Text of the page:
And, by the way, according to Christian philosopher Tim McGrew, the resurrection hypothesis might be better than any individual naturalistic hypothesis, but that doesn’t entail that the conjunction of naturalistic hypotheses isn’t more believable than the resurrection hypothesis.

      Even if the resurrection hypothesis is the current best explanation of some facts, that doesn’t mean it’s probably true. Even if it’s more probable than not, that’s not enough for outright belief.

      1. “Even if one can’t demonstrate that naturalism is a better hypothesis with respect to these facts, it doesn’t follow that theism is a better explanation.” Agreed. But is also doesn’t follow that it isn’t a better explanation. Especially if the theist can accommodate said facts into their explanation.

        “And even if theism was a better explanation than naturalism, it doesn’t follow that it is the best explanation overall.”
        Again, it also doesn’t follow that it isn’t the best explanation overall. Especially if the theist has also compared their explanation with other options besides naturalism. [“Otherism” is pretty non-specific, but as far as I can tell the only options aside from naturalism and theism are either pantheistic or panentheistic, or are just like naturalism but with added non-classical-theistic supernatural entities. Am I missing any?]

        “The resurrection hypothesis might be better than any individual naturalistic hypothesis, but that doesn’t entail that the conjunction of naturalistic hypotheses isn’t more believable than the resurrection hypothesis.”
        I think you mean the disjunction of the naturalistic hypotheses, in which case you’re correct. But if the resurrection hypothesis is quite a bit more probable than each naturalistic hypothesis, adding the naturalistic probabilities together is not going to significantly change the picture.

        I didn’t say the problem of divine hiddenness was easy – I think it is the most difficult problem that theism faces. But there are responses to it, and they are more than ad-hoc excuses. As for your claim that not all of the facts that are supposedly being glossed over in the resurrection argument are reducible to that problem, well, that may be so. But all of the ones I can think of either reduce to that problem, or they reduce to another problem that already has theistic responses (like the problem of evil or the problem of exclusivity).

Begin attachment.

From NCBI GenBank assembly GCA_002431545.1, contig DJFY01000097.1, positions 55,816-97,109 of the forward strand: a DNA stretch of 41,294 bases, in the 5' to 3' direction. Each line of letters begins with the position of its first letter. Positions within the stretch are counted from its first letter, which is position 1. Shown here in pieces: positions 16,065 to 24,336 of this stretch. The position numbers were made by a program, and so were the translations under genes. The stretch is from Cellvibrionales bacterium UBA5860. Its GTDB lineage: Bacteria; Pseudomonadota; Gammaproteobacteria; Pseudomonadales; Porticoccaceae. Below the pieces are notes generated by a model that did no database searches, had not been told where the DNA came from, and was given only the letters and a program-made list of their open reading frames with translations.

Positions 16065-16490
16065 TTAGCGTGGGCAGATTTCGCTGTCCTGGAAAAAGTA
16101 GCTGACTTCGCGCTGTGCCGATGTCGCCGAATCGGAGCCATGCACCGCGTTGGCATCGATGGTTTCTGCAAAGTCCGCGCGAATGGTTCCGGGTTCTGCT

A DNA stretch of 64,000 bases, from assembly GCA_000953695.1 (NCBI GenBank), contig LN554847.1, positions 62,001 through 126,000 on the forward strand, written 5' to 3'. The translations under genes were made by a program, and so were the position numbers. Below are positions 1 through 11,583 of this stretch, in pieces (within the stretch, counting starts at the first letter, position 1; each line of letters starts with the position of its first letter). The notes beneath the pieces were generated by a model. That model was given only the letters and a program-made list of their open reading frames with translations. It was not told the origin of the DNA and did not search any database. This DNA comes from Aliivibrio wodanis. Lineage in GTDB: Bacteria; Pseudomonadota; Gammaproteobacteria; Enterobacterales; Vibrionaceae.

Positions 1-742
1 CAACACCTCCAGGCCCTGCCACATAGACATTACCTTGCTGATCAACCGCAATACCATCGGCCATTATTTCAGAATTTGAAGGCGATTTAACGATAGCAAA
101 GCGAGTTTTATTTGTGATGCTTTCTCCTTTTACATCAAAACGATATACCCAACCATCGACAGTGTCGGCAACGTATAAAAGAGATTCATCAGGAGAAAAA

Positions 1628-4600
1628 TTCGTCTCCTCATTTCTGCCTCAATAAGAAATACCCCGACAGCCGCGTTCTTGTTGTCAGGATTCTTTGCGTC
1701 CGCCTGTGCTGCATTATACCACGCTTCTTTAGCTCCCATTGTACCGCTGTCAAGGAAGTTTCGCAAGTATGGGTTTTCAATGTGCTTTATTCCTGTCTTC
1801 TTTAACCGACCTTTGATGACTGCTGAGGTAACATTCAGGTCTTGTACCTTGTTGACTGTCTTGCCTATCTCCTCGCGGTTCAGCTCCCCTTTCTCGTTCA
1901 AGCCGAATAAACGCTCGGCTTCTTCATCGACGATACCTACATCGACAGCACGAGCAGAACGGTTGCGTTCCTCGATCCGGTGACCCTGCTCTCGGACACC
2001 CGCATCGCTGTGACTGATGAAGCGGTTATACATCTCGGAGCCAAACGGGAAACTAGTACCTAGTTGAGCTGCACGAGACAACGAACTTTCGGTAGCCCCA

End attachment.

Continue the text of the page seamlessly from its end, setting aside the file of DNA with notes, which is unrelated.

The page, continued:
“Even if the resurrection hypothesis is the current best explanation of some facts, that doesn’t mean it’s probably true.”
        Let’s say that, rather than just being the current best explanation, the resurrection is just the best explanation – you’ve considered _all_ the options, and the resurrection hypothesis is the best one. (If you look up a paper by Andrew Ter Ern Loke, “The Resurrection of the Son of God: a Reduction of the Naturalistic Alternatives”, he shows that we can syllogistically reduce all the alternatives down to a few known ones, so we can know we’ve covered them all.) Then I would say it absolutely does imply that the resurrection hypothesis is probably true – if the probability we are talking about is epistemic, which it is in the context of this kind of abductive inference. If you disagree, it looks like your problem is with inference to the best explanation in general, rather than with the resurrection argument in particular.

        “Even if it’s more probable than not, that’s not enough for outright belief.”
        You seem to have a high threshold for belief. If I think something is more probable than not, why shouldn’t I believe it?

  2. “You seem to have a high threshold for belief. If I think something is more probable than not, why shouldn’t I believe it?”

    I’d recommend catching up on contemporary epistemology. I have a 51% confidence level, for example, that Jones is related to me. Is that enough for outright belief? Obviously not. And one of the main reasons is because confidence levels are constantly fluctuating. At best, belief comes into play once we are at least in the 60’s. 51% is just not high enough to reliably say that I believe p; that’s a coin toss. I can think p is true, I can think that p is more likely than not p…but that’s not enough for belief. But whether you put the threshold at 60 or 70%, it certainly is NOT 51%

  3. Loy

    The Trinity, the Incarnation and the Resurrection are theological doctrines that have no bearing on the philosophical question of God’s existence, as evidenced, for instance, by the fact that God appears in Judaism and Islam without benefit of these doctrines.

    As for probabilities, the world we observe seems to me to be in exactly the state I would expect it to be in at this point in time if God were exactly as he is.